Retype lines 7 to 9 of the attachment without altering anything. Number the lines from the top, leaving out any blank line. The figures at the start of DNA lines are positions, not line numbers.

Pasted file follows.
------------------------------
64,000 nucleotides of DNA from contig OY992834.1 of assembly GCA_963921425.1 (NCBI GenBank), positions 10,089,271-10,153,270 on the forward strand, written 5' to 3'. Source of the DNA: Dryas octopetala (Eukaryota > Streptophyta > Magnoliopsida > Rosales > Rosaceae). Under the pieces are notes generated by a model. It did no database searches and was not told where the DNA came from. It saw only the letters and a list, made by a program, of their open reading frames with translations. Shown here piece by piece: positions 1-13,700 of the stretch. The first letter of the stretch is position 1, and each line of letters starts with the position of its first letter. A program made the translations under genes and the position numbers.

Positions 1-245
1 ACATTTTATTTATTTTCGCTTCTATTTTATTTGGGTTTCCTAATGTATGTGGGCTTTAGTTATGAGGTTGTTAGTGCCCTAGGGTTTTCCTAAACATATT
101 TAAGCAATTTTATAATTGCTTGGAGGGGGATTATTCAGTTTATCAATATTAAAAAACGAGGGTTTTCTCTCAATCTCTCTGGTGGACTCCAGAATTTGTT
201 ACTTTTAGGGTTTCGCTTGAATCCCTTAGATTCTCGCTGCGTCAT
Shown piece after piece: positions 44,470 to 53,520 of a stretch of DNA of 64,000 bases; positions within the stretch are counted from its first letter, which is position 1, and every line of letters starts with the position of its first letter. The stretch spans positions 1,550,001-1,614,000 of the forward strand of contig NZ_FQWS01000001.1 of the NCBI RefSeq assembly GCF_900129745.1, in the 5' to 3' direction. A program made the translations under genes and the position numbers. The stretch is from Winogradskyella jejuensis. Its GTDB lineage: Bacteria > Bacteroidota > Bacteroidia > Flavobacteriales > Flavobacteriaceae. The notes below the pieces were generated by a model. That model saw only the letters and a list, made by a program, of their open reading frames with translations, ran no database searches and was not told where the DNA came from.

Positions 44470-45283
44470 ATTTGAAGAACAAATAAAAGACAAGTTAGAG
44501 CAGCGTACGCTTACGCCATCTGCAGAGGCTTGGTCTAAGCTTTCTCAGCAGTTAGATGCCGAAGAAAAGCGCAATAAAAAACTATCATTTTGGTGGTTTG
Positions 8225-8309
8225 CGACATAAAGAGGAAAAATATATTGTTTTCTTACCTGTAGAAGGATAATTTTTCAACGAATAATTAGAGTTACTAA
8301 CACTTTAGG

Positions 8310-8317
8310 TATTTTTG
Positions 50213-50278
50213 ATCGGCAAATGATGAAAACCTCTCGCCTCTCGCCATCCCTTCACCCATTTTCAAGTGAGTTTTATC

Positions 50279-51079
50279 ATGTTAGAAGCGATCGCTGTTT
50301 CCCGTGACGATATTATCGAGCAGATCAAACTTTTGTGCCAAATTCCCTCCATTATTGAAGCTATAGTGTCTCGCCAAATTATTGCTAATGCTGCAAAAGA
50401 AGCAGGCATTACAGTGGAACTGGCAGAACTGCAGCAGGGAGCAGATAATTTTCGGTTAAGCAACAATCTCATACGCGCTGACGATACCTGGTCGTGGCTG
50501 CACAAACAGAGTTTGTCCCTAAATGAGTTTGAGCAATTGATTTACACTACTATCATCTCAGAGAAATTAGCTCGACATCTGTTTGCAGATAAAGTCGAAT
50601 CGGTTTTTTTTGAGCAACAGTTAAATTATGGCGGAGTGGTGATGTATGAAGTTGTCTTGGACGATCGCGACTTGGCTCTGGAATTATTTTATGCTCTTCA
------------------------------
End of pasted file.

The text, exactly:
Positions 44470-45283
44470 ATTTGAAGAACAAATAAAAGACAAGTTAGAG
44501 CAGCGTACGCTTACGCCATCTGCAGAGGCTTGGTCTAAGCTTTCTCAGCAGTTAGATGCCGAAGAAAAGCGCAATAAAAAACTATCATTTTGGTGGTTTG